Halliburton Co. and Optime Subsea have formed a global strategic alliance on April 7 to apply Optime’s innovative Remotely Operated Controls System (ROCS) to Halliburton’s completion landing string services.
The companies will also collaborate and offer intervention and workover control system services leveraging Optime’s Subsea Controls and Intervention Light System (SCILS) technology, a remote digital enabled system that compliments Halliburton’s subsea intervention expertise.
“We are excited to work with Optime and leverage their technologies within our existing subsea completions and intervention solutions,” Daniel Casale, vice president of testing and subsea at Halliburton, said. “Our alliance advances remote capabilities and provides a capital efficient solution, allowing customers to reduce safety risk, operational footprint, setup and run-time.”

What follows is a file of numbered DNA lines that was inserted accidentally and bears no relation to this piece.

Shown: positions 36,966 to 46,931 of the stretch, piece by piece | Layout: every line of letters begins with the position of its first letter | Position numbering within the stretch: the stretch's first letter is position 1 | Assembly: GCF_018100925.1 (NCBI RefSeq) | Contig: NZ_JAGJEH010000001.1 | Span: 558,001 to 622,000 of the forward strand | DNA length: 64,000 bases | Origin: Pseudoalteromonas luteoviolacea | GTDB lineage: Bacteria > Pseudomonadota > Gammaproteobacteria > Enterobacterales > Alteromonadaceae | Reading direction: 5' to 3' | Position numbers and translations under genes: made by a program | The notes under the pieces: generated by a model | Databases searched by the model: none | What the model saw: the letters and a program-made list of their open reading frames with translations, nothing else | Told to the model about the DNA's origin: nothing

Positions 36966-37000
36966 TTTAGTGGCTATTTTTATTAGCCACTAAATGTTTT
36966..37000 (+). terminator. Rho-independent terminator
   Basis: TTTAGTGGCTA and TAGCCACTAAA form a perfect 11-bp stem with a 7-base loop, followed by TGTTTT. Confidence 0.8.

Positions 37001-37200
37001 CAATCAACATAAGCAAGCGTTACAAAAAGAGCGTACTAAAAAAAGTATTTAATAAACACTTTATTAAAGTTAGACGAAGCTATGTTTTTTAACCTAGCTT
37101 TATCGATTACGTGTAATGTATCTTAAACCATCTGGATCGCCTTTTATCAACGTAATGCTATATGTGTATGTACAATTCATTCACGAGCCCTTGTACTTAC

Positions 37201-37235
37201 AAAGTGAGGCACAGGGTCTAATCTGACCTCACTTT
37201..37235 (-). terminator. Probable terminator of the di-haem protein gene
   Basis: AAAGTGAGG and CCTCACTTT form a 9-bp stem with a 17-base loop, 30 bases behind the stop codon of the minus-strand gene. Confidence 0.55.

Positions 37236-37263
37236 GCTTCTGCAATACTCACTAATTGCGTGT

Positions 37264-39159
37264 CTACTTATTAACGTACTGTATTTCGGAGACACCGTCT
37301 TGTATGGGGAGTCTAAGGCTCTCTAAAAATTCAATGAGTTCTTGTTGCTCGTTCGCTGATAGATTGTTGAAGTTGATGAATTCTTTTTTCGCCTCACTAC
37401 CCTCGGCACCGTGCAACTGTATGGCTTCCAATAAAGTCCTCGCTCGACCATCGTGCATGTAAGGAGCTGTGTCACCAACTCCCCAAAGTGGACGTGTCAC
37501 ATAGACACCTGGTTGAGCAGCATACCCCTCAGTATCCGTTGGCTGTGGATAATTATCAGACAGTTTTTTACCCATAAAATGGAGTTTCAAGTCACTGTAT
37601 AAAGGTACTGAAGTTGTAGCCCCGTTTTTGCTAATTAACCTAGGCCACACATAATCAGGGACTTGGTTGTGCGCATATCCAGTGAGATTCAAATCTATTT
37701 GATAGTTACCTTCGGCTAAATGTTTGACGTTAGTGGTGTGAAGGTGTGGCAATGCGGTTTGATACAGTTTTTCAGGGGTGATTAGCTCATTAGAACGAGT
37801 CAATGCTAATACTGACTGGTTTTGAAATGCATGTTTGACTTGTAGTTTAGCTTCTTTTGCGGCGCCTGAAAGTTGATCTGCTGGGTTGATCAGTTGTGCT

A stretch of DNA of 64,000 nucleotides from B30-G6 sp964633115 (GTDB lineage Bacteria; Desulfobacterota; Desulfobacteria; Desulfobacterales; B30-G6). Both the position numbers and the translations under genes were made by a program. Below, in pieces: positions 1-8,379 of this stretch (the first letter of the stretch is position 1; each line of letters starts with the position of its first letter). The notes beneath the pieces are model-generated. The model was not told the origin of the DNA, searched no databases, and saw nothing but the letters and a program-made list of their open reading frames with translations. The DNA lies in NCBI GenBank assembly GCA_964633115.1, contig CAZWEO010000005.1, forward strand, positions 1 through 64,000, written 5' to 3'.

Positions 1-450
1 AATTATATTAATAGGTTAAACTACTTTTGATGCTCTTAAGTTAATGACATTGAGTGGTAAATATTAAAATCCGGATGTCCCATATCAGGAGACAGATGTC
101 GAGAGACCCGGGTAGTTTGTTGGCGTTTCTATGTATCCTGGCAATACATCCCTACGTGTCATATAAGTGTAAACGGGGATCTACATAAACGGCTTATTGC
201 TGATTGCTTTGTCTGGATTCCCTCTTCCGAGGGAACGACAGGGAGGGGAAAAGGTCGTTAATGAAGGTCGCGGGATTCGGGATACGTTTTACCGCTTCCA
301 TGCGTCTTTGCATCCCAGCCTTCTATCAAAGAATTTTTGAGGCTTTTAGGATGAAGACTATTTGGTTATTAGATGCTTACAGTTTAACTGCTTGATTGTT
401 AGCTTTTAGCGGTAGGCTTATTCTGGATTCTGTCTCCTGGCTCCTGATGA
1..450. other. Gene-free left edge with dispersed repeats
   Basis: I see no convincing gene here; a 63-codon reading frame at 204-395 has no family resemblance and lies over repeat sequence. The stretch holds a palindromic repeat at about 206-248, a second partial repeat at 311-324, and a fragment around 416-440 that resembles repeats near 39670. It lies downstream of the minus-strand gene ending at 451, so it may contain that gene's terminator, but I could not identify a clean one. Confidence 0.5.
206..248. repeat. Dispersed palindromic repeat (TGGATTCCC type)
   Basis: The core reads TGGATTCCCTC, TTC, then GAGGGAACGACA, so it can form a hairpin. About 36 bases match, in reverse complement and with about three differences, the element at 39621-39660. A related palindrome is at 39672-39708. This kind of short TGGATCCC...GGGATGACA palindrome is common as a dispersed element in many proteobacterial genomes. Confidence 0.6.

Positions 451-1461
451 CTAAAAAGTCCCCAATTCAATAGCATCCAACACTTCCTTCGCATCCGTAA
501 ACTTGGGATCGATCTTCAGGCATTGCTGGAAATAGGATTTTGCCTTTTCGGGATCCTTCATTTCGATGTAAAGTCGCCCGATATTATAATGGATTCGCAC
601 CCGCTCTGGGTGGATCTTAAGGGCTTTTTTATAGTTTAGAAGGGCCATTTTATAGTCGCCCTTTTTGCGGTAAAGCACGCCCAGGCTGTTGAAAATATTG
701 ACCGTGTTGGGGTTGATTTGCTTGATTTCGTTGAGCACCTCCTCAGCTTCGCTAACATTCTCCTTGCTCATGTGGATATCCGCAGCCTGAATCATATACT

The alliance will provide umbilical-less operations and subsea controls for deepwater completions and interventions delivering increased operational efficiencies while minimizing safety risk through a smaller offshore footprint. Halliburton will offer Optime’s innovative technologies as a service across its global portfolio.
“We believe that strong mutual alliances across the vertical supply chain drives continuous improvements needed in our industry,” Jan-Fredrik Carlsen, CEO of Optime Subsea, said. “By solidifying this relationship with Halliburton and combining their well-established, reputable service and technology capabilities with Optime’s innovative controls and intervention technology, more customers will have access to these cost-efficient subsea solutions.”
The crude oil build in the U.S. was “obviously” a surprise driven by a surge in imports and a plunge in exports, says analyst John Kilduff.
Flooding in East Texas impeded some refinery activity and slowed shipments through the Houston Ship Channel.
Brent fell $0.11/bbl last week to average $61.51/bbl.